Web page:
Refocus from institution to inspiration. Okay, so I went for the easy alliteration there. Restated, less emphasis on the “church” and more on how the church enables its adherents to live their faith. Declining church attendance is not a crisis of faith, it’s a crisis of delivery. We can bemoan the fact that fewer people come to church, but ballgames are not suffering from declining attendance. People go to what they want to go to. Church ministry has to focus on engaging people in meaningful ways that enable their spiritual journeys. In a world in crisis, people are looking for something to believe in as institution after institution crumbles. If banks, businesses, and whole countries fail, where can we put our trust? Church should have the answer 24/7, delivered like everything else is delivered now – when people want it, at their convenience, and in a way that resonates with them.

None of the things I have suggested here are new. But, the thing that makes them more viable now is the convergence of all three crises at one time.”





Flat church

19 09 2008

If there was ever an issue of Leadership Journal to read it is Spring 2008. In this issue some of the key church leadership in liminality issues are explained and discussed. Fortunately several of the articles are online – I discussed one of them in a previous post titled Are We Missing The APE’s? 

In addition to the main content of this issue, Skye Jethani, the managing editor, wrote a few introductory comments that provide a good framework to view the leadership issues faced by many churches in North America:

Facebook, a social networking website with over 67 million members. The premise of the site is simple-create a profile about yourself and then assemble a network of friends with whom you share your information. The intriguing part is the way Facebook will automatically alert you to people within your friends’ networks that you may want to “friend.” It’s like playing Six Degrees of Kevin Bacon with your own life. Within days of launching my profile, my network of friends spanned four continents.Open source websites like Facebook, YouTube, and Wikipedia represent a shift in the way we access information and understand authority. To borrow Thomas Friedman’s popular terminology – the world is flat. Traditional hierarchies are being leveled by the forces of globalization and technology. Bloggers now break news stories before network media can, and Hollywood studios have seen box office sales decline as they compete with independent movie makers on YouTube.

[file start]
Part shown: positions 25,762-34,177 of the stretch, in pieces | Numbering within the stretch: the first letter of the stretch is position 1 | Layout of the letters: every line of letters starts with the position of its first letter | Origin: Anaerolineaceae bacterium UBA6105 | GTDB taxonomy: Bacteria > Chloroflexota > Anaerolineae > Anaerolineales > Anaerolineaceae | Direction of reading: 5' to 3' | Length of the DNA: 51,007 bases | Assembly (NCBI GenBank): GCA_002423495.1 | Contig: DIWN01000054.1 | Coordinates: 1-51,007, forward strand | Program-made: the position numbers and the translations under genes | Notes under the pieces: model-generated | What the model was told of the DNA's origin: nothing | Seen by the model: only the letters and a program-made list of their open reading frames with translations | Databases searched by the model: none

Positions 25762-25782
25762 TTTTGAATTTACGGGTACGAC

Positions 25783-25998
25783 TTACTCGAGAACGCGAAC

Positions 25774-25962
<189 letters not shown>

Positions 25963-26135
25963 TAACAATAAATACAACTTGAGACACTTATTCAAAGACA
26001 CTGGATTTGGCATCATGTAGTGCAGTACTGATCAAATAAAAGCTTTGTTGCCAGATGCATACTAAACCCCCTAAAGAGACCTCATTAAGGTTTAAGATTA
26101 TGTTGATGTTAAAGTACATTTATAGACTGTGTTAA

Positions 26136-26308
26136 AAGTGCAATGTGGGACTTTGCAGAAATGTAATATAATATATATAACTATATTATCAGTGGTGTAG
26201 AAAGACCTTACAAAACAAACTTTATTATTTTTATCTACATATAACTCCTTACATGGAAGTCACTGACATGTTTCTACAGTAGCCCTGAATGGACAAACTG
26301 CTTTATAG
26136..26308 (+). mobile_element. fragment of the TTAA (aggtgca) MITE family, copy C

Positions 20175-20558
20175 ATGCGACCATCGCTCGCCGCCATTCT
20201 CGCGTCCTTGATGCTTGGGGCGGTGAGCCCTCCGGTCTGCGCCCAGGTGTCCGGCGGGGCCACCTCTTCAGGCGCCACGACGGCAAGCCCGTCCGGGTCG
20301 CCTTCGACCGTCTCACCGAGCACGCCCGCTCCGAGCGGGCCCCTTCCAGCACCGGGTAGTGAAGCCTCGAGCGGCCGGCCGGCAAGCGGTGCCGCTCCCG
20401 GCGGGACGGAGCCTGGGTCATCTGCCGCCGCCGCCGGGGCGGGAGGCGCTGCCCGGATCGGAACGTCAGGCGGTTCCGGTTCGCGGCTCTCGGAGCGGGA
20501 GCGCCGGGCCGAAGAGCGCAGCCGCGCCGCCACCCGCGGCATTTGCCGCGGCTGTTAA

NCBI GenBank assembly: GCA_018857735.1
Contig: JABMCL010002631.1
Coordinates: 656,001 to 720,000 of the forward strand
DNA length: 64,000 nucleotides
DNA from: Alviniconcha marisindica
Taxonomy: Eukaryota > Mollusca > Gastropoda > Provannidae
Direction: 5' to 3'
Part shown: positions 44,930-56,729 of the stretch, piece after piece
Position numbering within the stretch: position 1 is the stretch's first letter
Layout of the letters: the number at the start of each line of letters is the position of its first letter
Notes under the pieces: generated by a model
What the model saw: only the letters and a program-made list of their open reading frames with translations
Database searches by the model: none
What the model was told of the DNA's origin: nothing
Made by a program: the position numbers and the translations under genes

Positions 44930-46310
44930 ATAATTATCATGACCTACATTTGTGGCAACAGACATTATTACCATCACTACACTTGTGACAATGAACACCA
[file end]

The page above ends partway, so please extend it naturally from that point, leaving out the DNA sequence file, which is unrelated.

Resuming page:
These same leveling forces are at work within the church. Brian Gray, a pastor from The Next Level Church (page 24), says, “Our generation is redefining authority. . . . The previous generation viewed authority organizationally. You knew who had authority because of their title and where they were on the chart. For us authority is more about character and authenticity.” Eight years ago TNL Church dispensed with a senior pastor to implement a team leadership model.

They are not alone. I’m in touch with churches from South Carolina to California that intentionally avoid a “senior” pastor in favor of a team model. But, as TNL’s Dave Terpstra says, “Just because we believe in a flattened structure doesn’t mean we don’t believe in leadership.” These flat churches prefer a more collaborative, open source style, but they are still committed to seeing the mission advance.

Others embrace a team model in order to restore spiritual gifts that have left the local church. On our blog Out of Ur (www.OutofUr.com), a vigorous conversation erupted over why so many gifted evangelists and thinkers leave pastoral ministry for parachurch or academic settings. Alan Hirsch (page 32) contends that traditional church hierarchy has elevated the gifts of teaching and shepherding and marginalized the apostolic, prophetic, and evangelistic gifts. A flatter leadership structure is one way to keep these vital functions within the church.

Most congregations haven’t responded to the flattening cultural forces to this degree, but that doesn’t mean they have not felt their effects. The importance of “teambuilding” has been on the radar screen of most pastors for years. Managing team systems among the staff, volunteers, or elder boards is a core challenge of pastoral ministry today.

Is a level church structure with team leadership more biblical? More effective? Will it lead to anarchy or gridlock in the pews? Time will tell. But I hope the articles in this issue help you navigate the flat new world of 21st century ministry.

Skye Jethani
Managing editor
Leadership Journal